from the introduction by Stephen Perkins
John Rininger, mail & stamp artist, magazine publisher, and networker died unexpectedly at 45 from a seizure in his apartment in Chicago on November 11th, 2006. The works in this posthumous issue of Xerolage have been taken from a number of different sources, and they can only offer a faint trace of his work, his concerns, and the many passions that animated his idiosyncratic personality. I can't say I ever understood John, he was a complex man, and yet one sensed a sharp intelligence, an intense curiosity about the world, and I responded to that, and I'm richer for knowing him.
My first contact with John was through the mail in the form of envelopes filled with his photocopy collages, his artists' periodicals & books, and anything else that was at hand at the moment he sealed the package. The thing I noticed straight away was his total engagement with the photocopy process, its technical capabilities and the incredible freedom in the way he remixed images, texts, and the variety of both. Out of this curiosity and fixation with the photocopy machine poured a continuous series of completely individual and wonderfully weird & intense publications that were all part of a long-running publishing project that originated as a collaboration with Dominique Johns from the mid to late '80s, and then continued by himself up to the present under the name Catalyst Komics. In between John collaborated with a number of other editors/artists notably with Tom Long & Gene White on the four issues of Even Paranoiacs Can Have Enemies, other collaborators included Brad Goins & Andrew Oleksiuk.
John's fascination with the photocopy machine led him to work for Kinko's in the late 1980s in DeKalb as well as the last few years of his life in Chicago. He was thus a part of an unheralded elite of photocopy artists who combined their artistic interests with a means of earning a livelihood, as well as securing their employer's unwitting sponsorship for their work.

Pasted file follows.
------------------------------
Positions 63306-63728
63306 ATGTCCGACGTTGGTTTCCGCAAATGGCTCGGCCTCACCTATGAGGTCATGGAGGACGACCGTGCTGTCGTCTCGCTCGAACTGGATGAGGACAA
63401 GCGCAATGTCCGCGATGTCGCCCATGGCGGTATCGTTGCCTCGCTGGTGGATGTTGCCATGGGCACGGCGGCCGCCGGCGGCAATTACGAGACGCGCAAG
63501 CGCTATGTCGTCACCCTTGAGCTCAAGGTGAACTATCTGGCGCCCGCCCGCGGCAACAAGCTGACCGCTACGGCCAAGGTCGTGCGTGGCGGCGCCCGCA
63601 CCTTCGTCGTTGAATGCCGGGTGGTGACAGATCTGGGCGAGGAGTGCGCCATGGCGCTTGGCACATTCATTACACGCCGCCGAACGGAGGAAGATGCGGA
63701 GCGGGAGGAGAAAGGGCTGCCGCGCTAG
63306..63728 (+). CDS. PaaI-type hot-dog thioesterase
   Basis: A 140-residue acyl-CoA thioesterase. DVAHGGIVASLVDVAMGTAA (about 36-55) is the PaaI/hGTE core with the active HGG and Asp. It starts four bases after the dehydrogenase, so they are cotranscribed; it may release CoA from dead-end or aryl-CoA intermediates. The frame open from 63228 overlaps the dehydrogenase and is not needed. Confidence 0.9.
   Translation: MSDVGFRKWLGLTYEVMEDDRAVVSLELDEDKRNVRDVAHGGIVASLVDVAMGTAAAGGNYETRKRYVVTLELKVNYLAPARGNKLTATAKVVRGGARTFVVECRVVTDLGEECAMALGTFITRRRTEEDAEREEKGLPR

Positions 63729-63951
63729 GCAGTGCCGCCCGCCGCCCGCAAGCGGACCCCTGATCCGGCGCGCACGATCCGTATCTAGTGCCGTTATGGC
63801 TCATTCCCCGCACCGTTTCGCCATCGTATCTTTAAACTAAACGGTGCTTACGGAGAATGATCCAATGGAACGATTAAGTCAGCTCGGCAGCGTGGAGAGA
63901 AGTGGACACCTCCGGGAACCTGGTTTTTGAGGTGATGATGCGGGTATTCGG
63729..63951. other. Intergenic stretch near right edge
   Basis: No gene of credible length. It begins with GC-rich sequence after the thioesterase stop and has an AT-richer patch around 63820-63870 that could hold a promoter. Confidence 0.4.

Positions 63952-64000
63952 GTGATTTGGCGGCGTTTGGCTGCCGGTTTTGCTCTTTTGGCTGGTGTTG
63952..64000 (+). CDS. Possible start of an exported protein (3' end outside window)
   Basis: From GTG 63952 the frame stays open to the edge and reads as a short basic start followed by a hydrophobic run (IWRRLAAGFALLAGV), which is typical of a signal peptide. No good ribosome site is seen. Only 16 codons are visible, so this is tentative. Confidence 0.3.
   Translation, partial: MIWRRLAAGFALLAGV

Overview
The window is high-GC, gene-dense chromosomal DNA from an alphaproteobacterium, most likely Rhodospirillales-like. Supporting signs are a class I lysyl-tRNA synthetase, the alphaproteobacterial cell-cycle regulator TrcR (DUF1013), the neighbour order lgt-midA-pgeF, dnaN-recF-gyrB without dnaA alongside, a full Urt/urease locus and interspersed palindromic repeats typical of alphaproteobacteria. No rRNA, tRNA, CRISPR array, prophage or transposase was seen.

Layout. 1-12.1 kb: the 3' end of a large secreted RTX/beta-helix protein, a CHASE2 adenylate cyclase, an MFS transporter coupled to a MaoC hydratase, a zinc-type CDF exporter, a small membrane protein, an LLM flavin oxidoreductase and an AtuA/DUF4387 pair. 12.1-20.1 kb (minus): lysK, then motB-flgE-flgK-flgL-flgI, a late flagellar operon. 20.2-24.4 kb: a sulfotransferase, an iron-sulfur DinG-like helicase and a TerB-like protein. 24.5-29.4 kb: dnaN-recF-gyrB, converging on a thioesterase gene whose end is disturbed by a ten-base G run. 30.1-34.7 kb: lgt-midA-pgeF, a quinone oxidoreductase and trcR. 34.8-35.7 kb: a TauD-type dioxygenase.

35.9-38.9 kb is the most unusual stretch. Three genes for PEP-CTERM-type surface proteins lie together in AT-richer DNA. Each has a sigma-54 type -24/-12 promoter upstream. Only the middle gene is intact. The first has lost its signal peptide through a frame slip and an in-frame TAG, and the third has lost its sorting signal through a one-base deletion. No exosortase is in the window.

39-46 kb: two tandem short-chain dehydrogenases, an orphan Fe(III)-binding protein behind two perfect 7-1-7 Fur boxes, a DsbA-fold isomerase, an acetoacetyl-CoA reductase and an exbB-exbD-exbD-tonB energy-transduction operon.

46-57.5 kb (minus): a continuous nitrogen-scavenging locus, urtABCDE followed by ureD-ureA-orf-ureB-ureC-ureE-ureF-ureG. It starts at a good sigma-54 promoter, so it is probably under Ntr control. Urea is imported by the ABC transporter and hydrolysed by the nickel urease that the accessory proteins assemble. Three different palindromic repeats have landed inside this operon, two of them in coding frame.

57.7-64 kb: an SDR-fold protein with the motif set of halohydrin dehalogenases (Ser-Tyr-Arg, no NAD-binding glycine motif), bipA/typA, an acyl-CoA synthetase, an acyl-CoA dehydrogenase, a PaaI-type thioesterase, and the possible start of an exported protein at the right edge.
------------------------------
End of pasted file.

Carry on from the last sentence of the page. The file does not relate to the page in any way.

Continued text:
Although none are reproduced here, John's artists' stamps were another of his continuing activities. Produced under the Rausch Post imprint these are beautifully crafted digital works that shared the unique qualities that were also found in his collages. What distinguishes the stamps from his photocopy work is a more restrained style and the fact that they were in color.
As I write this, I have on my desk the last 5 issues of Catalyst Komics (#804-808). There's an overwhelming theme of water in the images that John used for these publications, indeed it's no coincidence that his last email address was email@example.com. In one of these issues (#807) he connects the entire 12-page booklet with the sentence "we enter the circle at night and are consumed by fire." This Latin palindrome (In Girum Imus Nocte et Consumimur Igni) also happens to be the title of Guy Debord's sixth and final film. In Debord's notes for this film he writes that "the entire film...is based on the theme of water...evoking the evanescence of everything...as a metaphor for the flowing of time." Debord continues his commentary on In Girum remarking that, "Secondarily, there is the theme of fire; of momentary brilliance — revolution, Saint-Germain-des-Pres, youth, love, negation in the night, the Devil, battles..." this second theme is also proudly claimed by John in his biographical text (see back inside cover) in which he writes that in the Haymarket Centennial Miracle Mile Run of May 1986 in Chicago he "led the attack on the IBM Building 401 N. Mich." I have no doubt that John was referencing the title of this exemplary situationist film, paying homage to a hero, and savoring a text that resonated with his own struggles.
It's neither ironic, nor surprising that John should be exploring such profound subject matter so close to the end of his life, for a persistent theme throughout his later work was his search to achieve what he called a "purity of heart". This quest led him to focus on the difficult, and oftentimes painful, questions of our existence. As I conclude this introduction I'm looking at a work of John's from 2004 — it's a postcard-sized photographic montage that combines a profile of his face with eyes closed and an image of a blustery seascape, beneath this is a phrase that appears in a number of his works that reads "the heart is mostly made of water."